Tom Olson saw a need. He had started to specialize in highway heavy construction early in his law career — a move that stems from one of the first large cases he worked after graduating from law school in 1985. It was a construction case, and analyzing the plans and specifications and digging into the underlying construction fascinated him. He was hooked. He sought more construction cases. He moved to another law firm that specialized in construction. And then another, this time establishing a construction practice there.
During this immersion in construction law, something stood out — utility construction was totally unpredictable. Projects as built were regularly different than projects as bid. Owners and engineers were regularly making utility contractors bear the costs of the related project changes. His gears started turning.
“I started my own practice only because I realized that litigation was not cost-effective for the contractor,” Olson says. “At the same time, it was also not cost-effective for contractors to simply eat the costs of project changes. That got me thinking that if I could help contractors get engineers to form the right view initially rather than trying to change the wrong view later, contractors could get paid for project changes without litigation.”
Olson Construction Law was established 20 years ago and has been dedicated to aiding utility contractors ever since. As a way of saying thanks, both for having that vision early on and following through in his actions, NUCA presented Olson with its Associate of the Year Award for 2015.
“The award provides validation that my commitment to educate and assist contractors cooperatively to obtain change orders is being heard and appreciated,” Olson says. “But, to be clear, the award was a total shock. It never occurred to me that I might receive an award for doing what I love to do.”
Driven to Educate
Having the vision is one thing, but following through is another. Olson both established his practice to focus exclusively on assisting contractors while successfully committing himself to learning everything he could about how contractors bid and build projects, why project changes occurred, and the corresponding rights and obligation for getting change orders.
What he learned was that the industry needed education, too. Or rather, a re-education.
“It required me to educate contractors that they could and should get paid for project changes, and that I could cost-effectively help them do that working behind the scenes if they called me when the project issue first arose,” Olson says.
That last part is key. If Olson was contacted immediately, he could help contractors resolve issues cooperatively rather than confrontationally in litigation. Olson had to essentially create a new way of doing business, for both himself and contractors.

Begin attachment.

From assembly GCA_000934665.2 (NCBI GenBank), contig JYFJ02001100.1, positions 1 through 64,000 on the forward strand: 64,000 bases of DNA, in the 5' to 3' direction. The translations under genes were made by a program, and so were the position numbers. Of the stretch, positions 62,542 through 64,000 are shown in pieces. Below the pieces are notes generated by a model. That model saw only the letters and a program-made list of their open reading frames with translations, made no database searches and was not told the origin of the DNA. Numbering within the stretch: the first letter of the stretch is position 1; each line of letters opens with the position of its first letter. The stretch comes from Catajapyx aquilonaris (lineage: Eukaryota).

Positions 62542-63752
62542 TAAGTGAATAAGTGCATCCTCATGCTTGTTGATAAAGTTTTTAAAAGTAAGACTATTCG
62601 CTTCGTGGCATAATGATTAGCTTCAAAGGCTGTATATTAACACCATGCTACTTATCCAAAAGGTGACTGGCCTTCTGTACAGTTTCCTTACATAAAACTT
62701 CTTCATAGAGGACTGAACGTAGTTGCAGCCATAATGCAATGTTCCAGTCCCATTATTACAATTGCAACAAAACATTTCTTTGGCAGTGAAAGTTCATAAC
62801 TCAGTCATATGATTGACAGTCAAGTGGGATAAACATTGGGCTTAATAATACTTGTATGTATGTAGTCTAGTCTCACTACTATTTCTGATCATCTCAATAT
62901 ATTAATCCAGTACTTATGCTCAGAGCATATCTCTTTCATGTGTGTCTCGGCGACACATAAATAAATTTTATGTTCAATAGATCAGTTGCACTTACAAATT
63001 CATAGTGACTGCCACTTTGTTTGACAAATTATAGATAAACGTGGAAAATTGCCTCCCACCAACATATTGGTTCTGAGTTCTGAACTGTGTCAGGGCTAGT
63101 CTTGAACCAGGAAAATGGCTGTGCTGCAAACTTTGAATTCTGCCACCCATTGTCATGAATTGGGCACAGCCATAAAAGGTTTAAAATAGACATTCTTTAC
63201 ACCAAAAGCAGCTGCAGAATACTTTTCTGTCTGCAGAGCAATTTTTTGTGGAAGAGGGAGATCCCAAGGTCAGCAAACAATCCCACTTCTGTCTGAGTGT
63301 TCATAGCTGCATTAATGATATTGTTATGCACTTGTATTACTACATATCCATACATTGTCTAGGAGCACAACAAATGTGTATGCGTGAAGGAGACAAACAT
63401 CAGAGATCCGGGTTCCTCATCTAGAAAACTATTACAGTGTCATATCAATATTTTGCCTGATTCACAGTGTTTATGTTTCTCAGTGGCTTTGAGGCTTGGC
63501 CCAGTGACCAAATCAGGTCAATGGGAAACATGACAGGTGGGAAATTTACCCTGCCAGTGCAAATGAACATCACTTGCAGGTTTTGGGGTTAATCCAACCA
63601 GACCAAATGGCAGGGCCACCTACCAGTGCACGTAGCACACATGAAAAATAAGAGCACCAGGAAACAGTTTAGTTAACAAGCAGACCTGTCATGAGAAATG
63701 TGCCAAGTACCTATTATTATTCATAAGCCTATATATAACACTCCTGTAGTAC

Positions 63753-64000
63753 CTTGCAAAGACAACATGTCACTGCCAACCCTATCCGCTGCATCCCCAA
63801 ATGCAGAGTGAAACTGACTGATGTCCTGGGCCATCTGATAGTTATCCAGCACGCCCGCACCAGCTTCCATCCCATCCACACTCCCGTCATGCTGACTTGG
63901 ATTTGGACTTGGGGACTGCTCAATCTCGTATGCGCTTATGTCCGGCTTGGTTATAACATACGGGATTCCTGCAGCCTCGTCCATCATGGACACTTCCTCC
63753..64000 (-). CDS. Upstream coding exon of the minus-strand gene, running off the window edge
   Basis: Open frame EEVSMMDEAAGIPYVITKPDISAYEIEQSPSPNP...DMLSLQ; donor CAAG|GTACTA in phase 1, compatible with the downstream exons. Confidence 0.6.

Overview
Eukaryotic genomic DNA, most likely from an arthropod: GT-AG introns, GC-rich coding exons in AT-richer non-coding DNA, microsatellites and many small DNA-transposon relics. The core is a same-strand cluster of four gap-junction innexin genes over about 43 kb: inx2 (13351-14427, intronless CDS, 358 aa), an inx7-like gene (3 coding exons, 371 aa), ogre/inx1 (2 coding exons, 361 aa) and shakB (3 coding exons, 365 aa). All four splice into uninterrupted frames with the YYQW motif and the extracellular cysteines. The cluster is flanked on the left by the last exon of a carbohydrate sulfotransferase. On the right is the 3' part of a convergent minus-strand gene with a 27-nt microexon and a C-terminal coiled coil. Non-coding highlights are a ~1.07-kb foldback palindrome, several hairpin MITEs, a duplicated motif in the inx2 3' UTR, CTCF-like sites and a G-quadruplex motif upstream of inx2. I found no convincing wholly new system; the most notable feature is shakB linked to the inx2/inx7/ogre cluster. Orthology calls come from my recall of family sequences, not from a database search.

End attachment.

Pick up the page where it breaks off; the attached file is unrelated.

“This focus, in turn, had me realizing that I needed to help re-shape contractor’s practices on managing project changes differently,” Olson says.
Olson’s new way of doing business was simple: Contractors pay the firm a limited amount of money to work behind the scenes to help them both cost-effectively and cooperatively obtain change orders and proactively avoid problems before they occur.
To kick start this workflow, Olson set about to educate contractors on:
- what should and should not be included in subcontracts;
- which project changes were compensable and why;
- how to have change issues timely communicated from the field to home office;
- what process must be followed and how to follow it to satisfy contractual procedural requirements;
- how to track the impact in time and dollars for project changes; and
- how to communicate with engineers and others.
The results speak for themselves, as Olson Construction Law is a thriving firm with three lawyers and a fourth starting in the fall.
With a need to educate and assist, Olson first had to spread the word and found an eager partner in NUCA. Olson first served as a board member of Minnesota’s former NUCA chapter from 2002-2005. During that time he educated Minnesota’s utility contractors on managing project changes through classes, annual seminars and written articles. That was just the beginning. Soon, Olson would expand that educational focus on a national basis within NUCA. He built on this national involvement by joining and actively participating in both the Contracts and Trenchless Committees. He is currently a member of NUCA’s Board of Directors.
Because an educator’s job is never done, he is currently writing a chapter on legal rights and obligations for a national manual that the Trenchless Committee will be publishing soon. His parting thoughts on his career at this point, following his Associate of the Year achievement, are still largely the same as they were 20 years ago.
“Utility contractors have a growing need for help in managing project changes,” Olson says. “It is a ‘perfect storm.’ At the same time that contractors have less ability to bear the financial cost of project changes, there are more changes because projects are increasingly under-designed. To make matters worse, owners are already less reluctant to pay for these changes because of reduced funding.
“One of the many reasons NUCA is so important because it provides contractors education on how to more effectively manage the increasing number of project changes. And, of course, NUCA is comprised of really super people.”
Chris Crowell is a contributing editor of Utility Contractor.